October 30, 2013
You spend weeks, months, or even years of your life building a product that flops. No one wants it; no one’s buying it. It’s every startup's worst nightmare.
When you’re building a product for a client, it takes a lot of work to understand the problem your product is going to solve, and it can be difficult to gather useful feedback. You might not discover the original idea was misguided until the product launches and subsequently flops. What do you do then?
What to Do When Your Product Flops
It’s easy to get frustrated when a product fails because no one wants it. You may want to just scrap it and move on, but first, you need to address the issue to avoid making the same mistake on another project.
Here are four steps to improve the success of future projects and maybe even salvage your current one:
1. Identify the problem. Sometimes, failure doesn’t occur because the product idea itself wasn’t good. Before you abandon your idea, make sure there wasn’t a marketing miscommunication, user error, or technical factor in play. If there is, you may want to try tweaking the product or your communication strategy. If the answer is “none of the above,” you’ll need to cut your losses and move on to the next step.
2. Optimize your processes. How much time did you burn figuring out the product wasn’t good enough? Could you have identified the problem earlier? If so, target that process and optimize it so it will take as little time as possible to arrive at the conclusion that you need to scrap a product in the future.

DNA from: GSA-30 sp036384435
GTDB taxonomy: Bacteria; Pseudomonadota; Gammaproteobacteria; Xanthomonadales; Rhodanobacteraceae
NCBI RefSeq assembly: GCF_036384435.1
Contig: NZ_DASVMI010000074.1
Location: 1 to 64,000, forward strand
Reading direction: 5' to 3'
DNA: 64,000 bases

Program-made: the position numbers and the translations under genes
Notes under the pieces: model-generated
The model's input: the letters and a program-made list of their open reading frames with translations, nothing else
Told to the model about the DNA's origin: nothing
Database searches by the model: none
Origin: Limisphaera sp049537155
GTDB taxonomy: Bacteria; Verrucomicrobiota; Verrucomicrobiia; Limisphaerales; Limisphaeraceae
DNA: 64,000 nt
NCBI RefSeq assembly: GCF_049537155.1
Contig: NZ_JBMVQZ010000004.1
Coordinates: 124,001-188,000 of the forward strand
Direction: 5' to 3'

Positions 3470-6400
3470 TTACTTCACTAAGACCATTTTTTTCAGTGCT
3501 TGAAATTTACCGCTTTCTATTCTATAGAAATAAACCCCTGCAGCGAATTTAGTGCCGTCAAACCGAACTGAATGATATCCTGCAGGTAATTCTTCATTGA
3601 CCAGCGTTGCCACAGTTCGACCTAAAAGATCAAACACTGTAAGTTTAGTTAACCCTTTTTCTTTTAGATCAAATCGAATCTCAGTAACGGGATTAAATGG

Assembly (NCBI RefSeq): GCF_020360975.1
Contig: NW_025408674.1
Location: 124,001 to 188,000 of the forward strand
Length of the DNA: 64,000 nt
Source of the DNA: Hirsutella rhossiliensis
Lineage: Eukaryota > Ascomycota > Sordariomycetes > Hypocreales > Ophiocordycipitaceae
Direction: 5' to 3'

3. Figure out what’s salvageable. Even if you can’t make use of a product, there may be a hidden gem in the work that’s already been done. Take a step back and brainstorm to see if you can pivot to a similar but better idea for a related product. Yelp originally built an automated email recommendation request system to receive suggestions from friends. The idea fell flat, but a new one emerged: crowdsourced local reviews.
4. Keep it in perspective. It’s easy to get emotionally attached to a project you’ve worked on for months and then be crushed when you find out it isn’t needed. Make sure the people doing the building aren’t taking it personally, and remind them that it’s OK to fail on a small scale. Innovation requires experimentation, and failure is a very real risk in any kind of experiment. The important thing is to go back to the drawing board and try again with a new approach.
Starting over from scratch is a costly process, so it’s critical to learn everything you can from each failure. Your goal should be to collect information from real users and determine whether there’s a different product hiding inside what you’ve already built. It’s far more efficient to take one or two steps back than it is to throw the whole thing in the garbage. If you don’t make an effort to learn from every mistake, chances are good that you’ll hit the same stumbling block the next time around.
Guest author Peter Baumgartneris the founder of full-service Web studio Lincoln Loop, makers of Ginger, an online platform to help distributed teams communicate. Peter is an expert in Django-based Web development and a thought leader in entrepreneurship and remote teamwork. He welcomes anyone to reach out to him on Twitter or Google+.
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